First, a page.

Heat exchangers are mechanical devices designed to exchange or transfer heat from a hot fluid to a cold fluid. Heat exchangers are used heavily throughout the HVAC and Refrigeration field, for example a condenser or evaporator in a chiller is simply a heat exchanger. A cooling or heating coil is a heat exchanger that transfers heat from one fluid to another fluid. A chilled water air handling unit transfers heat from the hot air to the chilled water.
There are many different types of heat exchangers that will be briefly discussed, but first it is important to understand the two classifications of heat exchangers, counter-flow and parallel flow heat exchangers. These two classifications describe the relation of the direction of flow between the cold and hot fluid. First the parallel flow heat exchanger, this heat exchanger has both the cold and hot fluids entering at the same end of the heat exchanger. At the beginning of the heat exchanger there is a large difference between the cold and hot fluids and at the end of the heat exchange the difference between cold and hot is reduced, refer to the figure below.
The counter-flow heat exchanger is opposite of the parallel flow heat exchanger. The cold and hot fluids enter at opposite ends. The figure below shows the counter-flow heat exchanger, notice the change in directional arrows.
LOG MEAN TEMPERATURE DIFFERENCE (LMTD)
In heat exchangers that do not have a phase change, heat is transferred from the hot fluid to the cold fluid through the temperature difference between the cold and hot. However, in a heat exchanger as shown in the previous figures, the temperature difference between the cold and hot fluids is not always constant and depends on the location in the heat exchanger. Thus the log mean temperature difference is used. The LMTD describes the logarithmic average temperature difference between the cold and hot fluid through a generic heat exchanger (counter or parallel). LMTD cannot be used for heat exchangers with a phase change like a boiler or condenser. The equation for LMTD is shown below.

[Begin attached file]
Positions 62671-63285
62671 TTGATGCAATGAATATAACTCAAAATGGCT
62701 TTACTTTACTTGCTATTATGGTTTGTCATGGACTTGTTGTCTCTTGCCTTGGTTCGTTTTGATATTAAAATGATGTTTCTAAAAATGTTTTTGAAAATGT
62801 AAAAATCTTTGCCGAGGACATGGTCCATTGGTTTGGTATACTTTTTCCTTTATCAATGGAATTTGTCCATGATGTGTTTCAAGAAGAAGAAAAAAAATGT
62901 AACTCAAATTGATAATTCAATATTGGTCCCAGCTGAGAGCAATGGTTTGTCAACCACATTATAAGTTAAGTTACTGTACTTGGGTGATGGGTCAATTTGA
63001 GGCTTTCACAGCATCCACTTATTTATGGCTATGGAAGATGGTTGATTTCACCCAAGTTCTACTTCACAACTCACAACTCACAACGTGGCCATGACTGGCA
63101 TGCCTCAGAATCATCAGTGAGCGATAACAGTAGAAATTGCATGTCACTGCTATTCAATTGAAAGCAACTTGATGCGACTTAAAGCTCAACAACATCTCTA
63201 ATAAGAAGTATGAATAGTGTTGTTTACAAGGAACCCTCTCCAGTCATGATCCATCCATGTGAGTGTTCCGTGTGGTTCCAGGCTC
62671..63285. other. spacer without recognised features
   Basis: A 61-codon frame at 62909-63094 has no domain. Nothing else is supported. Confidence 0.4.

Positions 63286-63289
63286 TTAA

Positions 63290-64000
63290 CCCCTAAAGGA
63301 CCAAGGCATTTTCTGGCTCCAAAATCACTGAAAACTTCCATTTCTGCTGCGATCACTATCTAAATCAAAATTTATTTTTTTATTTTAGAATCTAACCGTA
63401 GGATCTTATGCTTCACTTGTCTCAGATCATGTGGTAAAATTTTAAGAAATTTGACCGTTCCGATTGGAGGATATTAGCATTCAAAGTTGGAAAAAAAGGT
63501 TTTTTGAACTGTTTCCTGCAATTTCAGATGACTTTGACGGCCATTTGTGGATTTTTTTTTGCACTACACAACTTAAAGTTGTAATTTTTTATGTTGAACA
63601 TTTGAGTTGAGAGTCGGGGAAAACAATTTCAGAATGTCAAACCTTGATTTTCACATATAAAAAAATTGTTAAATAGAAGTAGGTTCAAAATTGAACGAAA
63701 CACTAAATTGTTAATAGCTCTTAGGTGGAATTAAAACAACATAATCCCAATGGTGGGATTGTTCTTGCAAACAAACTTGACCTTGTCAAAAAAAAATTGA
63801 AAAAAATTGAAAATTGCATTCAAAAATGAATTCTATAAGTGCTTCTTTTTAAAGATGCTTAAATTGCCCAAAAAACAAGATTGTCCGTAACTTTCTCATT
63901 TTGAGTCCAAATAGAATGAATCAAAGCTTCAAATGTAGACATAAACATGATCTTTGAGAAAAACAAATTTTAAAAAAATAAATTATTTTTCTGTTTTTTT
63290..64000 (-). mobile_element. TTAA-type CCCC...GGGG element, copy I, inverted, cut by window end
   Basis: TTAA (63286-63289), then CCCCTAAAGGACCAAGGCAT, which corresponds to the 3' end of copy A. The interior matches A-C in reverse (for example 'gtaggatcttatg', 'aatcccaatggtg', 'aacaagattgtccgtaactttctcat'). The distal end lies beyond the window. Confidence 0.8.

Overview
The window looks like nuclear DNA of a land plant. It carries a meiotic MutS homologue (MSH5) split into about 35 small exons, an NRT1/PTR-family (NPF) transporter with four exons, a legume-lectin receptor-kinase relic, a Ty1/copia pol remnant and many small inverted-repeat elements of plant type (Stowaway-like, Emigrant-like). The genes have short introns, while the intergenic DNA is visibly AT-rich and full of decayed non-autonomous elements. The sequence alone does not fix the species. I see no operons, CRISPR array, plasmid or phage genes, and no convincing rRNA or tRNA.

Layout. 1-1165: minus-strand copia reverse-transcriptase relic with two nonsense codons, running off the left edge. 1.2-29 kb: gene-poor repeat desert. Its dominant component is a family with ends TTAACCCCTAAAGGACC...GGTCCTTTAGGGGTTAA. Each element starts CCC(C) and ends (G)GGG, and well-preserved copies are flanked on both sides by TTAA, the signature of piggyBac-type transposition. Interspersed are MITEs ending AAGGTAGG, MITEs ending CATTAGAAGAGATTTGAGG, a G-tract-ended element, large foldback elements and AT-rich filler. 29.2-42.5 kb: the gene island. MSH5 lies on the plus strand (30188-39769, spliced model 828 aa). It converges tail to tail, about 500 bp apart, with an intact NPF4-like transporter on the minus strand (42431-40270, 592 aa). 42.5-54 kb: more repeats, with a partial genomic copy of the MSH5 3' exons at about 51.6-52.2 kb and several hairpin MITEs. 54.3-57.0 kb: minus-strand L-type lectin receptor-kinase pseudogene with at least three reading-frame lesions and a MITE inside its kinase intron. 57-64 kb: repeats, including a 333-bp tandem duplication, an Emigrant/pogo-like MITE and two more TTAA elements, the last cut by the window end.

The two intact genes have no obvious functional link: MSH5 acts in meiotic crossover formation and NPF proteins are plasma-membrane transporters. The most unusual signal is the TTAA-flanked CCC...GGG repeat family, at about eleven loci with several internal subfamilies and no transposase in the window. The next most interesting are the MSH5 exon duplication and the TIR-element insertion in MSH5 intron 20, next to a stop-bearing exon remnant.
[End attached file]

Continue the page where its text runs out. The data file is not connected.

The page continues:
The LMTD is then used to calculate the total heat exchanged by the heat exchanger through the following equation. The U-value is the heat transfer coefficient of the heat exchanger which is given by the heat exchanger manufacturer. The Area value is the total area where heat exchange occurs, which is given by the heat exchanger manufacturer.
Often times in the HVAC and Refrigeration field, a heat balance is conducted on a heat exchanger to show that a balance of heat loss from the hot fluid is shown as a heat gain to the cold fluid. For example, cooling coils are heat exchangers that transfer heat from air to water. The heat balance governing this heat transfer would be as shown below.
If there is a phase change, then the following equation can be used. Heat balances are discussed further in the Refrigeration Section, Mechanical Systems and the Psychrometrics section. Basically, heat balances are integral to the HVAC and Refrigeration field, but luckily the equations governing a heat balance are fairly simple.